No other job has a higher injury rate than paramedics, with ambulance workers seven times more likely to be hurt at work than the national average.
Paramedics are seven times more likely to be injured on the job than the average Australian worker, with many hurt in violent attacks, new research has found.
The research’s co-author, Professor Brian Maguire from Central Queensland University, said the rate of serious injuries for Aussie paramedics was 94.6 per 1000 workers compared with a national average of 13 serious injuries per 1000 workers.
The highest proportion of non-fatal injuries was due to lifting, with violence against paramedics a significant contributor, Professor Maguire said.
“The (injury) rate among paramedics is more than seven times higher than the national average,” Professor Maguire said in a statement.
The research, published in the Medical Journal of Australia, found no other occupation identified by Safe Work Australia “had a higher injury rate than paramedics”.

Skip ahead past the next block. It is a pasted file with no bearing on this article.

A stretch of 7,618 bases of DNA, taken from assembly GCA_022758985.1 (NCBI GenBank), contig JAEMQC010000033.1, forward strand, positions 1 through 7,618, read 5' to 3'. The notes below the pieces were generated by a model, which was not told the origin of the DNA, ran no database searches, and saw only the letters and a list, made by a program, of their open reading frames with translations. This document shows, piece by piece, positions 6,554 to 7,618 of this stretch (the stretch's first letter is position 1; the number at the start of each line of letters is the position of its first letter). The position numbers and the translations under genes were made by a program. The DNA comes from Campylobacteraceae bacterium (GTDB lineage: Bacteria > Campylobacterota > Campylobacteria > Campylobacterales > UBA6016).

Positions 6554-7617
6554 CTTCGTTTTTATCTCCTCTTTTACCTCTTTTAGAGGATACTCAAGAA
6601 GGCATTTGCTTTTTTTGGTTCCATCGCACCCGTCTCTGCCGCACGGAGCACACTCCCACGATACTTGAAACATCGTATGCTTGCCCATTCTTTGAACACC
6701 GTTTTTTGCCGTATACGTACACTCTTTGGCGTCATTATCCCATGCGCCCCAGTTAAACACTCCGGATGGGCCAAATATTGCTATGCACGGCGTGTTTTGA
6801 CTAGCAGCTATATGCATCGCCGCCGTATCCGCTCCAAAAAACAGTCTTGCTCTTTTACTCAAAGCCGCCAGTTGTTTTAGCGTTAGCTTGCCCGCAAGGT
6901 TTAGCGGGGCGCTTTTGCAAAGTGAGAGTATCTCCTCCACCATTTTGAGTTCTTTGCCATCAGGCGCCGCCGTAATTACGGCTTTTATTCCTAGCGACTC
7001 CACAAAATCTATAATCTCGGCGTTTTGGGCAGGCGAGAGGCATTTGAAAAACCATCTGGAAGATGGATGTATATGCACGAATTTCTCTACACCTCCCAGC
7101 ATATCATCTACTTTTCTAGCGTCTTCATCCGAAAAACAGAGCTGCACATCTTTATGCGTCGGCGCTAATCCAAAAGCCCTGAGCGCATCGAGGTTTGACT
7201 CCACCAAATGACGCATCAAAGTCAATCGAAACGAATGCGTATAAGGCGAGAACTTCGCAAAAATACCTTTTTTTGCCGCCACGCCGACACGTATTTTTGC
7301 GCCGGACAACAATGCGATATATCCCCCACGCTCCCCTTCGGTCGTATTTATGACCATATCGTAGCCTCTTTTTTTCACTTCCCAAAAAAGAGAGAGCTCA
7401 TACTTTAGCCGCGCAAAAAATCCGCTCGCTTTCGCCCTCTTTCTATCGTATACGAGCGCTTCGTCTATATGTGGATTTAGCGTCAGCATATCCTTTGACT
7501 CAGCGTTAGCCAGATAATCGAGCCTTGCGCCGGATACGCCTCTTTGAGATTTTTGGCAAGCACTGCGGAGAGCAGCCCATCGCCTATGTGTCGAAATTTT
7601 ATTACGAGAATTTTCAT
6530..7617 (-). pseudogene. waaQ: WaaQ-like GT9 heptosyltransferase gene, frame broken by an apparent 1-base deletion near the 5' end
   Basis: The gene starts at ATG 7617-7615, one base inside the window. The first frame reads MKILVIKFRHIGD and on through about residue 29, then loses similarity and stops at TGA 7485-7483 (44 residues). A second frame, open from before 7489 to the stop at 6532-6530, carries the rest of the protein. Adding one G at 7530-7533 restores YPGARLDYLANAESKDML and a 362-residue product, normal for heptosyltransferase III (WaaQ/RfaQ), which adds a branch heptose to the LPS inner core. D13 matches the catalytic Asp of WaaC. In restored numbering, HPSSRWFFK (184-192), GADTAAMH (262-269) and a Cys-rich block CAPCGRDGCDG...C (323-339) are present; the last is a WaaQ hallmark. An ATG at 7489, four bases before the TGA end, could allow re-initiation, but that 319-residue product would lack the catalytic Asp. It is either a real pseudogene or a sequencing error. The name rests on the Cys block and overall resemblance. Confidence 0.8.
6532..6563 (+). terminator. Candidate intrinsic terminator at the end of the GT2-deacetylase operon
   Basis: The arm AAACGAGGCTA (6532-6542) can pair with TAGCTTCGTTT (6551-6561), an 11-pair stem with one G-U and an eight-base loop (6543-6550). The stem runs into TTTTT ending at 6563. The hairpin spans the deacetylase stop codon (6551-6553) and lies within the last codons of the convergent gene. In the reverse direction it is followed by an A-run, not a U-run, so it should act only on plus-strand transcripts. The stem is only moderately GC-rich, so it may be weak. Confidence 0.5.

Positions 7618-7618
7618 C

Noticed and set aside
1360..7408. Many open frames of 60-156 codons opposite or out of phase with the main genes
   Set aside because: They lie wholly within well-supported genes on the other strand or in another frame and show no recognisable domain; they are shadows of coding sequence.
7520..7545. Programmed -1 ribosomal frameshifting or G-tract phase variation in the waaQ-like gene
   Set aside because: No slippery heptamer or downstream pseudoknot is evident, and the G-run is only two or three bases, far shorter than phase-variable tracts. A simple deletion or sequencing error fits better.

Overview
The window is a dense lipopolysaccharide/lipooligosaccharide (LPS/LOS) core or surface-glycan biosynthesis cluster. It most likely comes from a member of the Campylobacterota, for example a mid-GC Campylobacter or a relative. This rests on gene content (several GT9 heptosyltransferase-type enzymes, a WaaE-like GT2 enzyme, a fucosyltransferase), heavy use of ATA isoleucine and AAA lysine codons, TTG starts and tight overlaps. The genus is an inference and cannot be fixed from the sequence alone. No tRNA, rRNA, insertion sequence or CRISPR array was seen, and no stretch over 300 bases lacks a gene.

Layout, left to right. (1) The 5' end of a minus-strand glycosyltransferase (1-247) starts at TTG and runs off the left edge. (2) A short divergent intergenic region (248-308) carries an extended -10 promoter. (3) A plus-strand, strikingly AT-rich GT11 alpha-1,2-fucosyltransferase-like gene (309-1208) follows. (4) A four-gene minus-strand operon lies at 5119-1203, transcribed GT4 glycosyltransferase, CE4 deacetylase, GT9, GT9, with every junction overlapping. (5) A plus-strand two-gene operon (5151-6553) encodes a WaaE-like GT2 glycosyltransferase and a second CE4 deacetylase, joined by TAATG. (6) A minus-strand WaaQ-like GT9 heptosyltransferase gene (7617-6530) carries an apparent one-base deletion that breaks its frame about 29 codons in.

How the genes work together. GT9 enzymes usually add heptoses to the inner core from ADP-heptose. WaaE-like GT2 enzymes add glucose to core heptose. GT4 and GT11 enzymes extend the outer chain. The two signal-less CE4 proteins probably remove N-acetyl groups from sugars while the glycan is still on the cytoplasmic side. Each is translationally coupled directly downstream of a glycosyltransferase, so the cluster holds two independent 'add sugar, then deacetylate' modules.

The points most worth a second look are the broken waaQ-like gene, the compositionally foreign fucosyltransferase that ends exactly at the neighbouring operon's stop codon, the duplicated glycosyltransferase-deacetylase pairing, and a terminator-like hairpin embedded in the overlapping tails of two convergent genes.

Other groups with high injury rates were skilled agricultural workers (82.9/1000), police officers (42.7/1000), road and rail transport drivers (33.1/1000), enrolled nurses (25.8/1000), and health carers and aides (20.0/1000), Professor Maguire said.
He said paramedics died on the job at a rate of 9.3 out of 100,000, with fatal incidents mainly due to “transportation events”.
The fatality rate was “more than five time higher than the average rate for all workers,” he said.
“For fatal vehicle accidents, the rate of 5.8 per 100,000 workers for paramedics is over 11 times higher than the rate for all workers,” Professor Maguire added.